A very important distinction to be made about class identity, is that purely class defining cards are NEVER reactionary. Removal of cards like Execute and Hex as such would not fall under this category.

This is because the reach of reactionary effects goes beyond just the class of its origin. Yes they can define how the class plays, but they also largely define which cards you can play into them. For this reason, most reactionary cards are game defining. And such cards cannot be treated with the same attitude of consistency that may apply to class defining cards. These cards, when overpowered, can leave entire categories of other cards useless. This is usually high cost minions, and could also be seen with tempo warrior before execute was nerfed to 2 mana back in September. A needed change.

 

What about the power cards?

This leaves the question about classic cards that often make a huge impact on their own and are a part of the constructed meta. Typically classic minions that still to this day can decide games on their own. Is it okay for the classic set to hold minions like these?

The answer is that it varies. There should be some cards in the classic set that see play in constructed, after all classic always consists of at least 1/3 of all cards in standard. There are simply too few cards being printed for classic cards to not see use.

There is nothing wrong with this, indeed it is to be expected that low budget players can also have access to powerful cards that stay in the game. However, whether a card has reached a level where it is an outright problem depends on a couple of factors. The extent to which the minion is used, as well as how persistently it has been used over the year is a big factor in whether a minion is problematic. A good example of a problematical minion is Azure drake, a card so versatile that it has seen consistent use through all three years of Hearthstone. It's a card certain to be on every single balance pass presented throughout February (including my own!). But for the theme of the article lets look at a card I think a lot of people get wrong.

Ragnaros the Firelord is a card that keeps popping up in these early balance passes for 2017 standard rotation. Personally I am not really sure why. Most of the time people highlight the RNG, but most RNG cards nerfed in the past saw much higher presence in the meta than Ragnaros have.

It is true that this type of RNG can be infuriating but that is a feature of all RNG in Hearthstone and if the design philosophy presented in the design insights is anything to go by, this is unlikely to change. But looking beyond his RNG, there is very little to suggest that Ragnaros should need to be rotated out this April. He has seen use throughout the years, but the persistence of his use is not even close to problematic levels. Among classic neutral cards in 2017 he is not even top 5 in highest use.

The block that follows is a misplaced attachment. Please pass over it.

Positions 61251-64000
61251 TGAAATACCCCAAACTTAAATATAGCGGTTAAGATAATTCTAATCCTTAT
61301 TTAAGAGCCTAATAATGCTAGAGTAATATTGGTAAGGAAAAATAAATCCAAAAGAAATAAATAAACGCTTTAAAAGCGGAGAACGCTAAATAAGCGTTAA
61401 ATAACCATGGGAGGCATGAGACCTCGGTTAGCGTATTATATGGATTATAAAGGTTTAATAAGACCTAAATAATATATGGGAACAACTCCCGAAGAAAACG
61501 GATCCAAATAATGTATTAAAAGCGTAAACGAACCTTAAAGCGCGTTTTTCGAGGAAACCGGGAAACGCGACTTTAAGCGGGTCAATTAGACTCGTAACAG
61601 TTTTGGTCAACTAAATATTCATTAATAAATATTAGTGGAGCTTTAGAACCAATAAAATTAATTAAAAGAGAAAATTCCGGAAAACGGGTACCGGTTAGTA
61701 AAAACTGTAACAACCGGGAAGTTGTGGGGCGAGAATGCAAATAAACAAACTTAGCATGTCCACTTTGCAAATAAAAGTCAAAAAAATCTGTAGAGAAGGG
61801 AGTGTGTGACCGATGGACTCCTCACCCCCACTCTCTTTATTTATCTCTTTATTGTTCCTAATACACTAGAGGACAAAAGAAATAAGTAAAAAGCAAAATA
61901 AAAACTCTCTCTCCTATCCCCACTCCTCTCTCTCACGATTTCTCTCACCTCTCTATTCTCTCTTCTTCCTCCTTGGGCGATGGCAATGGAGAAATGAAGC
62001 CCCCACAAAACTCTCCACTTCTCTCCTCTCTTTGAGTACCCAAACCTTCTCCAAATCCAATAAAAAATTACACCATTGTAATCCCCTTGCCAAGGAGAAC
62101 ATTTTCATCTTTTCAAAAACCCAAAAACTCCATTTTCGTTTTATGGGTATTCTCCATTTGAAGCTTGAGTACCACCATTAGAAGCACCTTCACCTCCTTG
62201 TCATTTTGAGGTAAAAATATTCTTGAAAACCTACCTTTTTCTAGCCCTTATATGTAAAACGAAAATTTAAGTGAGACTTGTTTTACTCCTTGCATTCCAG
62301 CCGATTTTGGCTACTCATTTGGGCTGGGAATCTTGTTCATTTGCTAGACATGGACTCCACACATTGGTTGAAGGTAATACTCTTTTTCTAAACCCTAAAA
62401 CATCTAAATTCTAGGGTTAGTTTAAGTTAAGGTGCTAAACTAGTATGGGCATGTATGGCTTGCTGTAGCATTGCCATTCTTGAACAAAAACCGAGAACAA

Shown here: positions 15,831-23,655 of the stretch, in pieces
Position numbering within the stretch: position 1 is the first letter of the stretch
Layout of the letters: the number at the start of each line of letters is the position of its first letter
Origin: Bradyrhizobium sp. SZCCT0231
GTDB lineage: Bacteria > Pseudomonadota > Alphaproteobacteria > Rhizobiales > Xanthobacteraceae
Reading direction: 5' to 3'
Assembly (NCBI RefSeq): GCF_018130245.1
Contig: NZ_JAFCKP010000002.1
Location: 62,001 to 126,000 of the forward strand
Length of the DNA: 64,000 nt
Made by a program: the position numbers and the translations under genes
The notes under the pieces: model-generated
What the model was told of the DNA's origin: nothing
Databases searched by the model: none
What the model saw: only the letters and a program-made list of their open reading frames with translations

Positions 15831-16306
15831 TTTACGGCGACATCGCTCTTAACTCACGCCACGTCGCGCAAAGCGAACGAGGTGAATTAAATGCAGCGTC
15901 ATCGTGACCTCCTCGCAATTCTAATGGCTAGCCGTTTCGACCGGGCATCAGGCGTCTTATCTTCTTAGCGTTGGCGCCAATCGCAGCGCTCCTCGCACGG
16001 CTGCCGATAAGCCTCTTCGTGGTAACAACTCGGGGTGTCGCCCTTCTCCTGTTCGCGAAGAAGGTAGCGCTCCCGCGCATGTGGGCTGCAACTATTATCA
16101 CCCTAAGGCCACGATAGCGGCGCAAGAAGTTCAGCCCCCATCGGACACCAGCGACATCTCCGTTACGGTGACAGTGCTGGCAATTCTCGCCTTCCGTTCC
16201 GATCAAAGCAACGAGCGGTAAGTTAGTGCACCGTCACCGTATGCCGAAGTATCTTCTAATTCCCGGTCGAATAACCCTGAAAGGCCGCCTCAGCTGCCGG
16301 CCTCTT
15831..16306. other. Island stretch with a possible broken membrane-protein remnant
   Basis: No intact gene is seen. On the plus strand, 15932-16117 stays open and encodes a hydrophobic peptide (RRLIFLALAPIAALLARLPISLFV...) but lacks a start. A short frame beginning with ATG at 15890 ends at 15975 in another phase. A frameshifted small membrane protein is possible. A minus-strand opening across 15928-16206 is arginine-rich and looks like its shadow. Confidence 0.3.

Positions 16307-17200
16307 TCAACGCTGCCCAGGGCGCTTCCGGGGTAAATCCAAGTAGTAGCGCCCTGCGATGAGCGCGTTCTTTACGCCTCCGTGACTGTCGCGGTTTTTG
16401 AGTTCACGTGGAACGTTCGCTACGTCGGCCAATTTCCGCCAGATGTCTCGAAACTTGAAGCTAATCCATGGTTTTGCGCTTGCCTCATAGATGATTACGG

From historic data we also know that the usage of Ragnaros tones down during times of heavy token strategies. He sees significantly less use every time Hunter or Zoolock is on top of the meta, because his power is so insignificant against masses of minions. In the same vein his use goes up against Freeze mage due to the fact that freeze doesn’t really work on Ragnaros (very thematic really). And this is good!

His power is completely static. He respects the health and powers of any minion hit. More than 8 health? It survives. Minion had deathrattle? It triggers. Divine Shield? No damage then. This is the attribute that makes it so hard for him to be a long-term problem because it leaves tons of design options available, should he ever grow in use. Effects such as the adventure-exclusive 1 damage only from league of explorers would render his effect moot. Big Game hunter is still present in the game and is still a very efficient response.

A thing I think people forget is how few 8 drops there are currently in Hearthstone. There are only 15 8-mana minions in standard currently of which 7 are class cards. It is one of the least contested mana costs and one of the most junk-riddled. You see giant sandworm that might as well be a 8 mana 8/8 with no effect, Fossilized Devilsaur which IS an 8 mana 8/8 with no effect and of course the the boogeymonster that somehow manages to outdo them both as an 8 mana 6/7.

Most of the time when Blizzard get serious about late game minions, they manage to compete nicely with Ragnaros. Indeed he sees competition from quite a few current cards. From Renomages preferring Antonidas or Medivh to murloc paladins always sticking to their trusted class legend Tirion. Ragnaros is by no means an autopick, even for decks that expect to go well beyond turn 8. Even in tempo decks like Tempo mage you see builds, with or without Ragnaros.

Always powerful, but never mandatory and yet simple in design. These are the charismatics of a great card, one that can safely stay in the game to set the bar for new cards to come. I don’t know why people keep suggesting to nerf him. The only time I would ever nerf Ragnaros is when I am playing Heroes of the Storm.

Stefan “Sumadin” Suadicani
Editorial for Gosugamers Hearthstone. Been playing Yu-Gi-Oh for nearly a decade and have played Blizzard games for even longer than that.